Editor’s note: Island centenarian, Eleanor Garrish, died Oct. 23. She did not want a funeral, but her son, Jim Garrish, who took care of her for the last few years, elected to write this eulogy, which was printed in the December/Winter issue of the Ocracoke Observer.
By Jim Garrish
Eleanor Mae Garrish, my mother, passed away in her Ocracoke home early on the morning of Oct. 23.
She was just under three months shy of her 101st birthday and had for some time been Ocracoke’s oldest resident. She always talked comfortably and clearly about mortality and her preferences in the aftermath of her death, one of which was that there be no memorial service.
I shall honor that wish and nothing should be read into it beyond the fact that I believe the departed should be able to call some of the shots, even after they are gone.
My mother’s life, and the occasion of her 100th birthday, was the subject of earlier Ocracoke
Observer articles which she very much enjoyed and appreciated.
Briefly, she was born on a working family farm in southwest Minnesota the year before the United States entered World War I.
As the oldest of five children, she plowed fields behind a team of horses and taught for several years in one room school houses. During the Depression, she moved to the Minneapolis-St. Paul area and later found secretarial work.
After she moved to Honolulu, Hawaii, in 1946, she met my father, Willard “Jake” Garrish, an Ocracoke native who had elected to stay in the Navy after the war, on Waikiki Beach.
They were married in Yuma, Arizona, in 1948, and my mother visited Ocracoke for the first time that year.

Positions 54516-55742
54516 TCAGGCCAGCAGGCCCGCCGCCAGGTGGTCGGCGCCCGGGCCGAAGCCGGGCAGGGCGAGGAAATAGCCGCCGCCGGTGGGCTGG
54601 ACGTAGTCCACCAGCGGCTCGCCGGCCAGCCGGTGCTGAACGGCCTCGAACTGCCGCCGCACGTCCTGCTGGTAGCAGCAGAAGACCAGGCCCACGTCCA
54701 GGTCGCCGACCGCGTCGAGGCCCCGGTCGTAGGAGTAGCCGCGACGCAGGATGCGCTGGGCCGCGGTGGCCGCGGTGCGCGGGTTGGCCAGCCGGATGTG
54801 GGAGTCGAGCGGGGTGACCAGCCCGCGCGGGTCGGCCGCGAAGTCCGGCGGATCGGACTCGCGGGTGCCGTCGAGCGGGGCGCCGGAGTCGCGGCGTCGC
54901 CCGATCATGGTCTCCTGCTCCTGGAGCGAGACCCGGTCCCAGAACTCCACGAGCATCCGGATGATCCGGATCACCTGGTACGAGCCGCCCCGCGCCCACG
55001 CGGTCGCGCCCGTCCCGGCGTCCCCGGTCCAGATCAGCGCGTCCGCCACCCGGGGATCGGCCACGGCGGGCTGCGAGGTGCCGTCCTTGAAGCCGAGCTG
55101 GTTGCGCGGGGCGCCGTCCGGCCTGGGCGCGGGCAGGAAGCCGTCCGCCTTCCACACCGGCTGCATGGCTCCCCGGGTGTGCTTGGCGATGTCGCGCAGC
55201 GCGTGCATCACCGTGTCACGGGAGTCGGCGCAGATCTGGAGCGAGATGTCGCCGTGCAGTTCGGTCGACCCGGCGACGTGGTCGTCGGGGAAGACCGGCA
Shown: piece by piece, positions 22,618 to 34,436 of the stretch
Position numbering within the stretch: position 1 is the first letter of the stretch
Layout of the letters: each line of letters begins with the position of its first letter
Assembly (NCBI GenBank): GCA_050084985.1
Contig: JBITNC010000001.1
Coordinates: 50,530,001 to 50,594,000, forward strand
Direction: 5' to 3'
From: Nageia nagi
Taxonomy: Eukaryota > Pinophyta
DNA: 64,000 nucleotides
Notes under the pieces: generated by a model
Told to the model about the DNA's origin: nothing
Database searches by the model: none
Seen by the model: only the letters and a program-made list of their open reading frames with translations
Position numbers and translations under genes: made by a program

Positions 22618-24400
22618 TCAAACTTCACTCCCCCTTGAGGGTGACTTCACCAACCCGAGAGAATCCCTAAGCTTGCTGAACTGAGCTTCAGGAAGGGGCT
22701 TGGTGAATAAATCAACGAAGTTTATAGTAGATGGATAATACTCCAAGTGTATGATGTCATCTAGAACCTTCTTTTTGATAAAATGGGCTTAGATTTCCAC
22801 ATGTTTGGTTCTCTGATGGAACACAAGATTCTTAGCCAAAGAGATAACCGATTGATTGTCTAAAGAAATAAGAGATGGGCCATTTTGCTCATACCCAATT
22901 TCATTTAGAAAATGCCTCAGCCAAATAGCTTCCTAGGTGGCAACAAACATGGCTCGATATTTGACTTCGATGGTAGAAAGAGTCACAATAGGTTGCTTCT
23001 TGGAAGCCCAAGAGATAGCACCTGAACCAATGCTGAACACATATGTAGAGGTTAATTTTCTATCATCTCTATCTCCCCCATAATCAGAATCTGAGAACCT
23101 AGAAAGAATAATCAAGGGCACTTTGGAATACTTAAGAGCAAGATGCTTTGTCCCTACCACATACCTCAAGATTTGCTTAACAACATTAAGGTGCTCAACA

My parents established a home in Maryland when my father was transferred to shore duty and my mother began a long career as a head secretary in the Maryland school system.
In 1976, they made Ocracoke their full-time residence. My mother enjoyed life here and was for many years an active member of the Methodist Church, a volunteer at the museum and with the Ocracoke quilters.
Some of my favorite memories of her quiet life on Ocracoke might not be known to others.
They include the care she gave my father during his final months while she was in her 80s, which notably included her administering peritoneal dialysis in their home as long as she could.
There was the time that, when the Ocracoke Clinic assessed that it was urgent that she be seen for a condition that led to a stent being implanted, she insisted on driving her trusty Ford Ranger home first to get the clothes off the clothesline before “being carried off” by helicopter.
For the longest time, she considered purchase of a raincoat unnecessary and extravagant because it only took a few seconds to get between a house or building and a car: a newspaper over her head was good enough for that.
While she likely never did a “workout,” she always believed you had to keep moving as long as you could and one of the few things she ever asked me to buy for her was a collection of polka tapes, which she would put on and dance to solo around her living room.
There was her lifelong sweet tooth, which will always be reflected in her eating ice cream on her last afternoon in life.
I don’t think my mom’s life qualifies as extraordinary, but I do think it interesting and admirable, particularly for a woman of her generation. In a memorable year in the nation’s life, I think of the many things she and/or the nation experienced/weathered/outlived in the last 100 years: wars, electrification, assassinations, the advent of radio/TV/the internet, Depression and recession, air travel, globalization, three marriages to name some of the more notable things.